That was the thing: She was happy right where she was. She made just enough with her Dew Me products to afford her rent and her simple life, without having to work as hard as Annabelle did. Sure—there wasn’t much left over for extras, but she didn’t need much more than she had. “Trust me, Dad. I’m good where I am. I know what’s right for me.”

“Have I ever said anything to the contrary?” The lines between his eyebrows deepened, the way they did when he was getting agitated. “Even when you decided to be a jewelry maker?”

She wrinkled her nose. Her beading phase wasn’t inspired. “No.”

“Or when you wanted to make birdhouses?”

Her birdhouses were adorable, if she said so herself. It was just bad timing that they didn’t sell. “No.”

“Or when—”

“I get it, Dad,” she interrupted. It’d taken her a while to figure out what she was good at. But now she was on track, and she wasn’t going to mess it up by overreaching when she was in a perfectly happy place. She took her cell phone out of her bag. “Do you have a phone charger, Dad?”

“Ariana, don’t try to redirect me.” He frowned at her. “I want your business to be every bit as successful as it could be. I’m concerned about your well-being.”

“I know, Dad.” If it were up to Edward Warren, she’d be in all the chain stores.

The mere thought made her stomach twist. She couldn’t do that—she didn’t know how. It’d taken her so long to be successful at something, even on such a small scale—she wasn’t about to risk blowing it all by overreaching.

He touched her hair. “Just talk to him, Ariana. For me.”

She sighed. “So now it’s the guilt?”

“Whatever works, sweetheart.” He smiled. “Sebastian’s a smart man. He’ll have good ideas for you.”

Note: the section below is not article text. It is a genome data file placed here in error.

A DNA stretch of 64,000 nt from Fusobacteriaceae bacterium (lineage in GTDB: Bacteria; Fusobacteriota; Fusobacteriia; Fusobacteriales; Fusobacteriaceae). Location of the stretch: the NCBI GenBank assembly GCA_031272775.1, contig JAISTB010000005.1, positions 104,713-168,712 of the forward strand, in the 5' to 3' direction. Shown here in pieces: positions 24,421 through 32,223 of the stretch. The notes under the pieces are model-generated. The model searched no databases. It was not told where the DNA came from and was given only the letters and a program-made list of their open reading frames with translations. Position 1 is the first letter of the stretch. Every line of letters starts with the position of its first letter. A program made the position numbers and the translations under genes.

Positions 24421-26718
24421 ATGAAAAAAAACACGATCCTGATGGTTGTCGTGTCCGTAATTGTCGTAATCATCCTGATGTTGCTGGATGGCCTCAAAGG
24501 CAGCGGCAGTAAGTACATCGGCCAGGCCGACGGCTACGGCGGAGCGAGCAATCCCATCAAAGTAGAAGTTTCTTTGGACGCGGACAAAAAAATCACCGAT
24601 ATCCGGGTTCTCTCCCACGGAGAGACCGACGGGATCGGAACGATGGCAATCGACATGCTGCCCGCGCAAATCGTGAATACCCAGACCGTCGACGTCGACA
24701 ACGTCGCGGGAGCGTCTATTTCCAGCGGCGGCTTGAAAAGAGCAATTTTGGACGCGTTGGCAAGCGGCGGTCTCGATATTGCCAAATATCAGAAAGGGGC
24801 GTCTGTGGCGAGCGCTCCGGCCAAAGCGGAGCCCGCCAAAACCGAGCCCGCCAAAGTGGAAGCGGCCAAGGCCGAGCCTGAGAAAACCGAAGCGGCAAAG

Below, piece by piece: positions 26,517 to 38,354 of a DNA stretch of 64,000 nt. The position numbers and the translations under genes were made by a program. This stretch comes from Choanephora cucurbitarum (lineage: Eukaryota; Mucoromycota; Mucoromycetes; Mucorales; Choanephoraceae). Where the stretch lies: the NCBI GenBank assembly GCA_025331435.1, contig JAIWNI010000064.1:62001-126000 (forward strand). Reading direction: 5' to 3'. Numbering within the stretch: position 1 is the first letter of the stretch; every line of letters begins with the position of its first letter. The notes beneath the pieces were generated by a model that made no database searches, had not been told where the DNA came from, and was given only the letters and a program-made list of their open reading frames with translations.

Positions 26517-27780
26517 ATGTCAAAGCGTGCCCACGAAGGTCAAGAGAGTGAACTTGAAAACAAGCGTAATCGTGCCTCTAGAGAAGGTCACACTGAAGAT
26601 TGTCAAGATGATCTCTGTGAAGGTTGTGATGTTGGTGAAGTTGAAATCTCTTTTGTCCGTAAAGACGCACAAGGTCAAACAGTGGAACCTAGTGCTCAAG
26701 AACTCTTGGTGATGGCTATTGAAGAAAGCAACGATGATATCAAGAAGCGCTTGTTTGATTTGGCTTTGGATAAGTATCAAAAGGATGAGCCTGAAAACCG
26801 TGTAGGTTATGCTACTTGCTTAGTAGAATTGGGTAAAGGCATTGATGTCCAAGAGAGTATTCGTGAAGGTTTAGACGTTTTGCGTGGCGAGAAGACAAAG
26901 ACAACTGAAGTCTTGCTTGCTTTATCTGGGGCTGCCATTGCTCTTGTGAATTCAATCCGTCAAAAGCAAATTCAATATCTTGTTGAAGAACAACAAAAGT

“No doubt.” She just wasn’t interested—at least not in his business ideas. He himself? That was another matter. His voice was yummy. So yummy she’d kept his messages to listen to them over and over again. Not that she’d admit it—certainly not to her father.

She couldn’t help it; she had an aural fixation. One time she dated a guy only because his Australian accent was so delicious, despite the fact that he had bad body odor.

Sebastian Tate was probably ancient, and she wasn’t into older men—she already had one father—but she couldn’t help closing her eyes and listening to him whisper in her ear. His voice made her shiver just imagining it.

“You should listen to Sebastian,” her dad said with uncanny prescience. “Even if he says something about your image, like if you need to fix your hair color.”

What was it about her hair today that had people commenting on it? She liked her hair; it made her feel like a living canvas. Her dad had never loved it. Not that she cared. Much. “Is Mom in the kitchen?”

“Yes.” Her dad gave her a stern look. “We’ll continue to discuss this after lunch.”

“Sure thing, Dad,” she lied as she headed toward her mom and sanity.

Lillian Warren chopped vegetables in the kitchen. She wore yoga pants from Annabelle’s line, her feet bare on the hardwood. Her hair had become blonder over the years, and she had a few small lines here and there, but otherwise she looked the same as always.